Dave Bittner: (Laughter).
Ben Yelin: ...That sets of facial recognition usage policies within the department. So it said that the technology shall not be utilized to establish any database or create suspect identification books. It has to be based on particular information. It can't be used as a general identification tool when there's no investigative purpose or the sole source of identification for a subject's identity. I think these are very helpful protections because we know that facial recognition software is not fail-proof and it introduces its own biases. And we've seen cases where people have been falsely accused based on facial recognition technology.
Dave Bittner: Right.
Ben Yelin: So it's good to have these protections in place. But, you know, it's always a question of enforcement. If the department was not aware enough to admit that they were obtaining these records 30,000 times over the last 11 years, it's going to create a trust issue as to whether they are complying with these department regulations.
Dave Bittner: Yeah. I mean, I guess this notion that the LAPD can follow these rules internally but then, when it's convenient, walk across the street to their good friends at the LA Sheriff's Department and make use of their system, you know, could - you can imagine why people would call foul on that.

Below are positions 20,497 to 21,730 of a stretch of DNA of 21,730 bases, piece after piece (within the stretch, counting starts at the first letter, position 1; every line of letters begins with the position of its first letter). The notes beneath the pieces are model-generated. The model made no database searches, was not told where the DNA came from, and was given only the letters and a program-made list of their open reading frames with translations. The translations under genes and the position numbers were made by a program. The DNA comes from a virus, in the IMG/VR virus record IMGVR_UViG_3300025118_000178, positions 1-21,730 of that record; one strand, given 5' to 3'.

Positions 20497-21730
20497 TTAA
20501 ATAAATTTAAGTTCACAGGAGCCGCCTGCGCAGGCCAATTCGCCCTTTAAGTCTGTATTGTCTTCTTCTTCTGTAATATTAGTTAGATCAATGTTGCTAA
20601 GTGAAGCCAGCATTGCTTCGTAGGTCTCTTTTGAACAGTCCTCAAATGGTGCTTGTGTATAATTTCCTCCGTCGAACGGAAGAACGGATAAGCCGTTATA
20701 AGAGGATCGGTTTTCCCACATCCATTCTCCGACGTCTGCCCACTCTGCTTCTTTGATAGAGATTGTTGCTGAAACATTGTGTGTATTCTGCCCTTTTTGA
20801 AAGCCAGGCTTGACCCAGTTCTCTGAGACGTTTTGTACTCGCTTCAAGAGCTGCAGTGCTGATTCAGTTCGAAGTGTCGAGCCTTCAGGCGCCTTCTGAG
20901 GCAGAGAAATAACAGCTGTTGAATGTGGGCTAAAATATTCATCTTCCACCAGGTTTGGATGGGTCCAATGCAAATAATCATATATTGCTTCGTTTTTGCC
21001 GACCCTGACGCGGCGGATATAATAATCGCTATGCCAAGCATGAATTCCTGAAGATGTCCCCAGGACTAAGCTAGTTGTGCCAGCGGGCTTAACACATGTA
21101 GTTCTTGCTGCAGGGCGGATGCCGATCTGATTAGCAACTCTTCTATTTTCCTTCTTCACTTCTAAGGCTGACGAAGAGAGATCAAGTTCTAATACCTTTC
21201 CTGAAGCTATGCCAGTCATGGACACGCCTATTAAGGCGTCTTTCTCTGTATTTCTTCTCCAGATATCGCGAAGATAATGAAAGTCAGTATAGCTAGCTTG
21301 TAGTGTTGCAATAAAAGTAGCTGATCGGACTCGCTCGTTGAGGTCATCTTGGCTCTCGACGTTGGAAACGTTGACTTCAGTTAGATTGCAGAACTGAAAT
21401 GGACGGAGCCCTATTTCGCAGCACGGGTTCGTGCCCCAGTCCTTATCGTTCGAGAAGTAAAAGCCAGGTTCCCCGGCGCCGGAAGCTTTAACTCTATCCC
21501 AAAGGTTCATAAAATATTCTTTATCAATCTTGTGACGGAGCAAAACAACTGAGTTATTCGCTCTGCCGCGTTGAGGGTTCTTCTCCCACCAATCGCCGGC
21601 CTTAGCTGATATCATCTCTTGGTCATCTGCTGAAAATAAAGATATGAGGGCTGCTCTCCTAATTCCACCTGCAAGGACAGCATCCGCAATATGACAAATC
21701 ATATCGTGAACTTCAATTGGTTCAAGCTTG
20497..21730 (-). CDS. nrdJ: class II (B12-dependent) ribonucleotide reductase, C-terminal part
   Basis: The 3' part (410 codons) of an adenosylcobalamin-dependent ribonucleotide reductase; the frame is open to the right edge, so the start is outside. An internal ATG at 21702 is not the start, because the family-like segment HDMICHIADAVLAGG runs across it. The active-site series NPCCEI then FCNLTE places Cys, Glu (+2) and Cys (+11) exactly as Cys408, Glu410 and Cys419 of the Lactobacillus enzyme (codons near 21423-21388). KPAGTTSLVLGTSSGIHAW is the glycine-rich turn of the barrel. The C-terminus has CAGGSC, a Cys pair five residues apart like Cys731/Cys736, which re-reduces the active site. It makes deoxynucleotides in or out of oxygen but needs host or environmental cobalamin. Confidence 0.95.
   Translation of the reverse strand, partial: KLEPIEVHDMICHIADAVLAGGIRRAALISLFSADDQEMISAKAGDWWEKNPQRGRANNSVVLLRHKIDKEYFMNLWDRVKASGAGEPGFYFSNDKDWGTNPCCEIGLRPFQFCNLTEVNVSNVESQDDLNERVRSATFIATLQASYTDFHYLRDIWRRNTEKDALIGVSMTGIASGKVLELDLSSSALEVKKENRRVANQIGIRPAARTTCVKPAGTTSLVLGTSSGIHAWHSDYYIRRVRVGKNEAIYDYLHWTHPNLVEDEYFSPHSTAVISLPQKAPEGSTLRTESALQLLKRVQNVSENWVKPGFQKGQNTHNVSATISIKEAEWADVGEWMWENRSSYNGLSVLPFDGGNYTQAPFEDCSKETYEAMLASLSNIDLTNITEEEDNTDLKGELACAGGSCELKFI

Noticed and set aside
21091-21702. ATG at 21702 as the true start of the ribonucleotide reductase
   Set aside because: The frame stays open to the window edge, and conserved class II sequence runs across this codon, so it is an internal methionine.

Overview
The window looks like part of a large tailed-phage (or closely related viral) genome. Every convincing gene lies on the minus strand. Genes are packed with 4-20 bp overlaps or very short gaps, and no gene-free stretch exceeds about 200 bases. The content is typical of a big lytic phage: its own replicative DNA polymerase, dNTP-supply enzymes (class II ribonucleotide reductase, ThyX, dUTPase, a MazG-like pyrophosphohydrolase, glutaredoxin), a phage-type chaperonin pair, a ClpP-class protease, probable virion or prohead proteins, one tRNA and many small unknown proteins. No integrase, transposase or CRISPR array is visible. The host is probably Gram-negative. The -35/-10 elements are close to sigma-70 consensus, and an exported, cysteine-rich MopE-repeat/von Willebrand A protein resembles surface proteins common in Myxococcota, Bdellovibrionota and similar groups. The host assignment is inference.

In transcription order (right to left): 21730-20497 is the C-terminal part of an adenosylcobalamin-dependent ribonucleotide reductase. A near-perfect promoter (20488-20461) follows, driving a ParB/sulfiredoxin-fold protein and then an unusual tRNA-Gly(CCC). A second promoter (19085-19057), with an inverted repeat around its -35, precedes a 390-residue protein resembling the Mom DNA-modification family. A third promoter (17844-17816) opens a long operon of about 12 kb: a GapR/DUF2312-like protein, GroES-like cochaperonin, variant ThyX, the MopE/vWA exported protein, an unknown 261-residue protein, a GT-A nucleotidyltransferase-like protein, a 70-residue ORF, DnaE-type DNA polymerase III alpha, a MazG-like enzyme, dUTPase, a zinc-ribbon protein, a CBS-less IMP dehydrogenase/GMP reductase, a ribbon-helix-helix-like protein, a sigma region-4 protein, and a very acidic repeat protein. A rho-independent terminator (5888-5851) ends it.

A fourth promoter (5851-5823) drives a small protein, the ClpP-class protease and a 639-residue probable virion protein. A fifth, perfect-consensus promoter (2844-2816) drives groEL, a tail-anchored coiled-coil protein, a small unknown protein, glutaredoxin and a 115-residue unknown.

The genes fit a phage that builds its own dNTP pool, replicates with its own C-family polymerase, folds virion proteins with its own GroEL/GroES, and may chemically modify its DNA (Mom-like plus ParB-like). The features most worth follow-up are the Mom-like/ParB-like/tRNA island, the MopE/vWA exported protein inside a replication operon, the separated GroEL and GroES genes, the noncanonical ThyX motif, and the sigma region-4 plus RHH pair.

Ben Yelin: Yeah. I mean, I think it was a misleading way to respond to press inquiries about this. You can see why they did it. I mean, because it's such an effective investigative tool, you know, you don't want to use that as a tool. You also don't want to cause controversy among the public that you're trying to protect. So you can...
Dave Bittner: Right.
Ben Yelin: ...Certainly understand that from their perspective. But it was a little bit evasive to glom onto this distinction between storing the records and collecting the records. You know, I think that's something that they have to be held to account for.
Dave Bittner: Yeah. All right. Interesting story from the LA Times. Again, it's titled "Despite Past Denials, LAPD Has Used Facial Recognition Software 30,000 Times in the Last Decade, Records Show." Ben Yelin, thanks for joining us.
Ben Yelin: Thank you.
Dave Bittner: And that's the CyberWire. For links to all of today's stories, check out our Daily Briefing at thecyberwire.com. And for professionals and cybersecurity leaders who want to stay abreast of this rapidly evolving field, sign up for CyberWire Pro. It'll save you time and keep you informed, and it lets your fingers do the walking. Listen for us on your Alexa smart speaker, too.
Dave Bittner: The CyberWire podcast is proudly produced in Maryland out of the startup studios of DataTribe, where they're co-building the next generation of cybersecurity teams and technologies. Our amazing CyberWire team is Elliott Peltzman, Puru Prakash, Stefan Vaziri, Kelsea Bond, Tim Nodar, Joe Carrigan, Carole Theriault, Ben Yelin, Nick Veliky, Gina Johnson, Bennett Moe, Chris Russell, John Petrik, Jennifer Eiben, Rick Howard, Peter Kilpe, and I'm Dave Bittner. Thanks for listening. We'll see you back here tomorrow.